J. S. Wilson

J. S. Wilson

J.S. Wilson with Mishima Michiharu, Chief Scout of Japan, at the national training camp at Lake Yamanaka, on the slopes of Mount Fuji, December 1952
Secretary General of the World Organization of the Scout Movement
In office
Preceded by Hubert S. Martin
Succeeded by Daniel Spry

Colonel John Skinner "Belge" Wilson (1888–1969) was a Scottish Scouting luminary and friend and contemporary of General Baden-Powell, recruited by him to head the International Bureau, later to become the World Bureau of the World Organization of the Scout Movement. Wilson was Acting Director from 1938 to 1939 following the death of Hubert Martin; he was elected in 1939 and remained in office until 1951. He then became Honorary President of WOSM for four years.


Baden-Powell visited India in 1921, where he met and recruited Colonel Wilson, who was then Senior Deputy Commissioner of Police in Calcutta, and in his free time was serving as Calcutta's District Scout Commissioner.

Colonel Wilson ran Gilwell Park for The Scout Association in the early 1920s. He served as Director of the Boy Scouts International Bureau for 15 years, tasked with coordinating various Scout movements within countries and between them prior to the establishment of World Scout Regions. After retirement, he served as Honorary President of the Boy Scouts International Committee for a further four years.

To encourage the creation of Rovering in the Boy Scouts of America, the first Wood Badge course held in the United States was a Rover Scout Wood Badge course, directed by Wilson.

Wilson introduced an international Scout badge in 1939-a silver fleur-de-lis or arrowhead badge on a purple background surrounded by the names of the five continents in silver within a circular frame. The wearing of it was not universal, but was confined to past and present members of the International Committee and staff of the Bureau. A flag of similar design followed, the flying of which was restricted to international Scout gatherings.

Colonel Wilson was awarded the Bronze Wolf, the only distinction of the World Organization of the Scout Movement, awarded by the World Scout Committee for exceptional services to world Scouting, in 1937.[1] In 1952 he also received the highest distinction of the Scout Association of Japan, the Golden Pheasant Award.[2] During a visit in Austria in 1957 he was awarded with one of the highest honours of Austrian Scouting the Silbernen Steinbock Silver Capricorn (on red-white-red ribbon).[3]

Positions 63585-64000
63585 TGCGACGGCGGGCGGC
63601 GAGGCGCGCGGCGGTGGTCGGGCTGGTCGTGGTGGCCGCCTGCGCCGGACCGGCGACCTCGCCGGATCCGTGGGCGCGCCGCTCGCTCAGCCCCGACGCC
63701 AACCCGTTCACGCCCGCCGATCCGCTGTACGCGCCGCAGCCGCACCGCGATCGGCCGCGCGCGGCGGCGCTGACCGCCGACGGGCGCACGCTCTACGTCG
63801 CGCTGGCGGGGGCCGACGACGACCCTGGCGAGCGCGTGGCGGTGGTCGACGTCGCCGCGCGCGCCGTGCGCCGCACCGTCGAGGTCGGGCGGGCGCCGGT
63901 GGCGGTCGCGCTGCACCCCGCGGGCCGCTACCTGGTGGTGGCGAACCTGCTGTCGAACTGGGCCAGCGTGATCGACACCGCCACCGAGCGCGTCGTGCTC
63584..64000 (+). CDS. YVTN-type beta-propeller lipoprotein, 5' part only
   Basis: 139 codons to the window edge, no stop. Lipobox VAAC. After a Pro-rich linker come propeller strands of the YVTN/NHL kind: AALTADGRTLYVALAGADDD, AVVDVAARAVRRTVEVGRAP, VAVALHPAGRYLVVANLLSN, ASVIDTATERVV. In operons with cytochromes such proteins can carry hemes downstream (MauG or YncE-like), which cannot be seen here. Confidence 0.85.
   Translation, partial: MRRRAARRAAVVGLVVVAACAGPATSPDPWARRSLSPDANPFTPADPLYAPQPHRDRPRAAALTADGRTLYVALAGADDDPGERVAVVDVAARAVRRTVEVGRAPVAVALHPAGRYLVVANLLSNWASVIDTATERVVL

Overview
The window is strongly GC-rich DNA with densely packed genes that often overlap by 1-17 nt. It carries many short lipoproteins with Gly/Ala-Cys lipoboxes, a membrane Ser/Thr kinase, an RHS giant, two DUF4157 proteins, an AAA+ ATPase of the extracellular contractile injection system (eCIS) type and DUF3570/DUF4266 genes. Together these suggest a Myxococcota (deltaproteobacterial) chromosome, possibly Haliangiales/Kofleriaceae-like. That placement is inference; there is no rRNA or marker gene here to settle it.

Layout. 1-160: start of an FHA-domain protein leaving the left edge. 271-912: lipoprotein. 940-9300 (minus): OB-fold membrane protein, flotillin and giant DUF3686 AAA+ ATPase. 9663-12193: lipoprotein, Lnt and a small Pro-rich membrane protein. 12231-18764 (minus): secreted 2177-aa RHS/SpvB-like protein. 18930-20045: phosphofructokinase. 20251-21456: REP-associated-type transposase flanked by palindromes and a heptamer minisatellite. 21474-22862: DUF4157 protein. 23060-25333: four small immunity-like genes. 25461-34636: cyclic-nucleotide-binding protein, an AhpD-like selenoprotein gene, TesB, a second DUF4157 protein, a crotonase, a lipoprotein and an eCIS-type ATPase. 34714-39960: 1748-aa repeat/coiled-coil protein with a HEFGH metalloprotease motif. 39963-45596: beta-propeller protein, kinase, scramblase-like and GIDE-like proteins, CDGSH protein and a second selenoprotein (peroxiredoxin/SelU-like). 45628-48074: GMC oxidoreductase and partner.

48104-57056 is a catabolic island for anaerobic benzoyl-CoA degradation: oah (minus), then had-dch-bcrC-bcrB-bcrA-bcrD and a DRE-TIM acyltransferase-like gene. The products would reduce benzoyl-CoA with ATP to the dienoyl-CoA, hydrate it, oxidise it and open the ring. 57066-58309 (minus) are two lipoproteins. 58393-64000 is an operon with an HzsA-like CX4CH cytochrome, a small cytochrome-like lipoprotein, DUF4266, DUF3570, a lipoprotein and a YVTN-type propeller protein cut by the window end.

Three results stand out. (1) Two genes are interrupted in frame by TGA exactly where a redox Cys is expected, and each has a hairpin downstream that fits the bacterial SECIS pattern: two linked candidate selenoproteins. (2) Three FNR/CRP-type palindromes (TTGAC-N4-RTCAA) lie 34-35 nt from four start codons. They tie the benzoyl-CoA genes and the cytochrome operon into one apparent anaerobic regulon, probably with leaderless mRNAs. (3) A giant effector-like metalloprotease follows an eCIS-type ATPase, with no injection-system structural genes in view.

Wilson took a six-year world tour reviewing the world's Scout organizations, culminating in a five-month tour of Asia in October 1952. Upon the 50th anniversary of World Scouting in 1957, Colonel Wilson took his research notes gathered on the trip and authored the publication of the first edition of the seminal work on world Scouting, Scouting Round the World.


Wilson, a colonel, became known for heading the Scandinavian branch of the Special Operations Executive during World War II. He was also involved in the Anglo-Norwegian Collaboration Committee, and for his work he was proclaimed Commander of the Royal Norwegian Order of St. Olav.[4]


  1. https://www.scout.org/BronzeWolfAward/list complete list
  2. reinanzaka-sc.o.oo7.jp/kiroku/documents/20140523-3-kiji-list.pdf
  3. "Aus Österreich-Bundeskorps". Unser Ziel-Monatsschrift für Pfadfinderführer (in German). Pfadfinder Österreichs: 31. October 1957.
  4. Kraglund, Ivar (1995). "Wilson, John Skinner". In Dahl, Hans Fredrik. Norsk krigsleksikon 1940-45 (in Norwegian). Oslo: Cappelen. Retrieved 2008-11-07.
World Organization of the Scout Movement
Preceded by
Hubert S. Martin
Secretary General
Succeeded by
Daniel Spry
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